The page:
*The magic ingredient to get good texture – I used a powdered limestone I bought on Amazon. See photo in the Step Section below.

*Cinnamon – yes, the kind you use in your food.  The plus side of this is your project starts smelling really nice.  You might get hungry at this point.

*Stencil of Missouri – I found a free Silhouette cut file online.  I resized it to about 6.5 W and 7.75 H.  Here’s the link to the state file.  They have one for every state.

*220 Sandpaper for very, very light sanding on the map

*Furniture Wax – clear and dark

Process:

Step 1:  Mix the powdered limestone with the black and brown paint until you get it so thick you can put it on the glass pane with the stir sticks.  I know it is hard to see but the pane of glass is lying on the tablecloth with some of the paint on it.  

Step 2:  Add a little black and then a little brown and blend them together.  You’ll still want some of the brown showing but you don’t want to see two distinct colors, you want them to blend.  Dab around until you like the look you get.  Save any leftovers of this and some “January” to dry brush the frame later.

Step 3: Your now going to sprinkle a little cinnamon over cinnamonyour wet textured paint, probably a little more on the edges, where you would see more rust. Kind of stand the pane of glass up and tap the back so any loose cinnamon will fall off.  Don’t disturb the rest.

Step 4:  Let dry.  The drying process will take awhile as your paint is so thick.  I let mine dry overnight.  Just like with Fiona’s brand of paint and texture medium, mine was as hard as a rock when dry.

Step 5:  You are now ready for the stencil.  I centered my stencil and made sure the edges were down really well.  It is hard to do with such texture, but I was very careful when stenciling.  (What little bleeding I got, I touched up later with a small artist brush and some of the black/brown mixture.  Then I put paint on a stencil sponge and really offloaded most of the paint (by dabbing on a paper towel) before starting to stencil.  I was very careful on the edges using the dobber.  I had to go back with a regular small paint brush to get in some of the nooks and crannies in the center area of my textured map.

Step 6:  I also dry brushed the picture frame with the white and left over black and brown texture material until I got the look I wanted.

Step 7: I used a little 220 sandpaper and lightly distressed the map a bit…Very light.

Step 8:  I used clear wax over the whole thing, and then the dark wax.  The dark wax is what gives the map that rustic look.  It really is hard to remember this beautiful piece of art started out as a pane of glass in a picture frame.

My experiment became my first piece of art I created. If you make one, please add a photo of your project to the Comments below.  I’d love to see how others turn out. Thanks!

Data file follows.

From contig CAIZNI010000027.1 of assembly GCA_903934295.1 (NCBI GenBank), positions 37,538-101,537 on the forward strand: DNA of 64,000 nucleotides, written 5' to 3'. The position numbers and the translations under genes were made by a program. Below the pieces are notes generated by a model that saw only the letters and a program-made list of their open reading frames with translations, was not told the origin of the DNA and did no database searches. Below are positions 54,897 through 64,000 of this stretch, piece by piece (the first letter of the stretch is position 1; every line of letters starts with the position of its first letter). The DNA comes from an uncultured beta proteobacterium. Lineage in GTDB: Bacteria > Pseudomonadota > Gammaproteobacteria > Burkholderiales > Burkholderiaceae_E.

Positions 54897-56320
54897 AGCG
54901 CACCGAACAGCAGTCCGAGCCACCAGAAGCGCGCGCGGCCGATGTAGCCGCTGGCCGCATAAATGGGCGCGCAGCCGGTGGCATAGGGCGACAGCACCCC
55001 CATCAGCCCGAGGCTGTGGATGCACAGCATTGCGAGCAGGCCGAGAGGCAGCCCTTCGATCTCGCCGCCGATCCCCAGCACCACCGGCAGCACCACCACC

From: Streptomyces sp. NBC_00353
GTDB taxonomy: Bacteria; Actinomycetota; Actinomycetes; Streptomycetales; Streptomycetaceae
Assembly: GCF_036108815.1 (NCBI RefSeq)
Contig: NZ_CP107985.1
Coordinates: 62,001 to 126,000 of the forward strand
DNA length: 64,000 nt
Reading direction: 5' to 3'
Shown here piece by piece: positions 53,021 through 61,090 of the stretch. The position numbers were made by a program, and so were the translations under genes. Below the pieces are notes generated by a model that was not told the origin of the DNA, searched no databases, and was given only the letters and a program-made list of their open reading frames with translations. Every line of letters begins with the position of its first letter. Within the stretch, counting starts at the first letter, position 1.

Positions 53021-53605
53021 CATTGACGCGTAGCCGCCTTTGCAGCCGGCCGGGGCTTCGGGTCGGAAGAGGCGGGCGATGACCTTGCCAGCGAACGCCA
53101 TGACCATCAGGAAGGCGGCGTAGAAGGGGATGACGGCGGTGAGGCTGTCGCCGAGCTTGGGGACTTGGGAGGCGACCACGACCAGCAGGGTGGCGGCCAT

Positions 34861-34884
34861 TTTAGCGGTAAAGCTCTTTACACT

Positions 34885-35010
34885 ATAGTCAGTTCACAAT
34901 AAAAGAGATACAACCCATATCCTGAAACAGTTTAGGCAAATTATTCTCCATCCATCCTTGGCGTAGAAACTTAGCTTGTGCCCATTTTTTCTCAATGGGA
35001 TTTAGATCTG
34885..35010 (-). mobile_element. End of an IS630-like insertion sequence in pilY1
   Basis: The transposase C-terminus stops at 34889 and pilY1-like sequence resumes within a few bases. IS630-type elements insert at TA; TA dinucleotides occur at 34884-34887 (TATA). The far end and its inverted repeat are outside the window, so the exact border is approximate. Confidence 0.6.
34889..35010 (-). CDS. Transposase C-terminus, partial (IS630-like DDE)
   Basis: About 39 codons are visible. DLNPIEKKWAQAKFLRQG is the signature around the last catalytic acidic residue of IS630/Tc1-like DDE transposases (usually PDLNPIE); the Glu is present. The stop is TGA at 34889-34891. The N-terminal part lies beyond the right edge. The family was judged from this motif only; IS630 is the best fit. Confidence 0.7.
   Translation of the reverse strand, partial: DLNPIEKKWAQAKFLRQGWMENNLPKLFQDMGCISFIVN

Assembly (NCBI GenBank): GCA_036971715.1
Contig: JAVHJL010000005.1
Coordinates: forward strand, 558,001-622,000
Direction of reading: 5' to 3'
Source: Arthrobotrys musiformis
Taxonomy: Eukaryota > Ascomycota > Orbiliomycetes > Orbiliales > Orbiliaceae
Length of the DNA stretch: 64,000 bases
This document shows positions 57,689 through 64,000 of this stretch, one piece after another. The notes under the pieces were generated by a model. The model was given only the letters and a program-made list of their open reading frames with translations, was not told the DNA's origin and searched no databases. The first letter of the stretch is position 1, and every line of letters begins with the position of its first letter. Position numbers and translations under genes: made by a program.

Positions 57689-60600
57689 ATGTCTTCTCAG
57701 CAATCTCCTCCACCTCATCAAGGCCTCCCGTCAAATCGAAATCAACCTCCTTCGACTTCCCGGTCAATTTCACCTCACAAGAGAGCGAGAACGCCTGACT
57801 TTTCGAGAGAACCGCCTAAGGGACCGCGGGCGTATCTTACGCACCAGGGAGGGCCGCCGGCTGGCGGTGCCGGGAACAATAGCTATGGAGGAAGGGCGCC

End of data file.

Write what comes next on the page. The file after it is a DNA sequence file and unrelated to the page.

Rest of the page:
Final Reveal:  Rusty Missouri Glass

 

 

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Alice in Wonderland Table

Sweet Serendipity is one of my favorite sites to follow. She is always creating beautiful one of a kind pieces of furniture. Most of all, she is so good at sharing techniques of how she does it. This is one of my favorite pieces she’s done lately. She based it on the children’s book, “Alice in Wonderland” and as I teacher, it really spoke to me. She was kind enough to share in this tutorial how she created it. Enjoy!

You’re not mad, you say??? “You must be,” said the Cat, “or you wouldn’t have come here.”……  Click on the link below to view the tutorial.

Source: We’re All A Little Mad…

Sweet Serendipity can also be found on Facebook

Tip of the Week – Did you know? You Can Make Your Own Drawer Knobs?

See previous Tips of the Week here.

TIP OF THE WEEK:  April 28, 2017 –  Did you know?  You can make your own drawer knobs.

It has been awhile since my last tip.  Sorry.  I’ve been a little busy with Easter, grands, and painting.  But this tip got me back in the saddle again, so to speak.

I have pretty much been obsessing all day today about drawer knobs.  I started my latest painting project last night – a 13 drawer chest.  Yes 13 drawers!  I couldn’t wait to start on this and have been thinking about drawer knobs and pulls for several weeks now.

Here’s a little sneak peek of my beauty in progress.

Before:

Stain/Painted Drawers:  Different pastel hues

But back to my obsession.  13 drawer = 23 knobs.  I thought at first I would like handles, but that just didn’t seem right, plus I didn’t want plugged holes and didn’t want to drill new ones.  So, then I moved onto – glass knobs.  I wanted something light and possibly beachy looking (rather than boring old wooden knobs).  However, I’m cheap and didn’t want to pay more than $1 for them and I wanted them NOW.  Did I also mention I’m IMPATIENT when I want something?

So, I went to my friendly facebook group on painting furniture (Painted Furniture Before and After Questions and Answers).  That name about says it all, doesn’t it?  If you are a painter of furniture, you really should join this group.  It is very helpful.  I think there were over 50 posts back and forth over my question on where to buy cheap glass knobs.  Lots of ideas and inspiration was shared – so much so I started rethinking what I wanted.  Someone mentioned Sea Glass spray paint.  That was a great idea.  I’ve heard of that.  Then I wondered if it would work on porcelain knobs because I had quite a few of them.  Not enough, but could get more cheaper than glass.  But I still wasn’t entirely sold on that idea.  In the back of my mind, I’m thinking that I’ve seen actual (or fake) sea glass pieces.  So now my obsession is moving toward that idea.  I couldn’t see myself gluing sea glass to the top of a wooden knob, though.  So, I was stuck there for awhile.